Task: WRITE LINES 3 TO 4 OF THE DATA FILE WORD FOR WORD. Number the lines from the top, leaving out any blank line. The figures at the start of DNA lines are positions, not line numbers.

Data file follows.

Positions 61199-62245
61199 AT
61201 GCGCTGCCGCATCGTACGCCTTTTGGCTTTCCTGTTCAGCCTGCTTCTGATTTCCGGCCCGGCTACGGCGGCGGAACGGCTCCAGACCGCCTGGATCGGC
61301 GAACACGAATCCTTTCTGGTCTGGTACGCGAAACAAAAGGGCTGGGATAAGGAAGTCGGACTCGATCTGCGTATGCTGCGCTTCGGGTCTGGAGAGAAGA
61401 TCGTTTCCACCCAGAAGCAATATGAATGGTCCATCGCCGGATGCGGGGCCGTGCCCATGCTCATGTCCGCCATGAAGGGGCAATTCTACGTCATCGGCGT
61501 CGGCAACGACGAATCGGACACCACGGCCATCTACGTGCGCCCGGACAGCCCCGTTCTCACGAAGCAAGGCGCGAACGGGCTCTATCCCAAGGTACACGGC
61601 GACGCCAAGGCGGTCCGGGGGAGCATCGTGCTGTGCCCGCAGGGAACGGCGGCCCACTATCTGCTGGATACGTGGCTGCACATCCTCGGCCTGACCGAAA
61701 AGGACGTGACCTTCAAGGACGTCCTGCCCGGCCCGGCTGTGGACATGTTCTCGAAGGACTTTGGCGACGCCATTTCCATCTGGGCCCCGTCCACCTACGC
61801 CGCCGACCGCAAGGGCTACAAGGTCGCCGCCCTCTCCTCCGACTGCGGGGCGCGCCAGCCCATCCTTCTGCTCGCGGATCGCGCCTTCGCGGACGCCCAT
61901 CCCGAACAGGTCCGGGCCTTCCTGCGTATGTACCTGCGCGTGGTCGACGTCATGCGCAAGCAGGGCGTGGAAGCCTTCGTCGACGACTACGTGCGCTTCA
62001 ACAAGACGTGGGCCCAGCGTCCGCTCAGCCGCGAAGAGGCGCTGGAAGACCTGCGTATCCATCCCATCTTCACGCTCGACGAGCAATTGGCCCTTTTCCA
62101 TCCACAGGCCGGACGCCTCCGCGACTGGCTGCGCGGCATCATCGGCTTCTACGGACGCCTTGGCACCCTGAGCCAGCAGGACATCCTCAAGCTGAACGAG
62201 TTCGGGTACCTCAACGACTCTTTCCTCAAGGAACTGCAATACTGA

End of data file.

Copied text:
61201 GCGCTGCCGCATCGTACGCCTTTTGGCTTTCCTGTTCAGCCTGCTTCTGATTTCCGGCCCGGCTACGGCGGCGGAACGGCTCCAGACCGCCTGGATCGGC
61301 GAACACGAATCCTTTCTGGTCTGGTACGCGAAACAAAAGGGCTGGGATAAGGAAGTCGGACTCGATCTGCGTATGCTGCGCTTCGGGTCTGGAGAGAAGA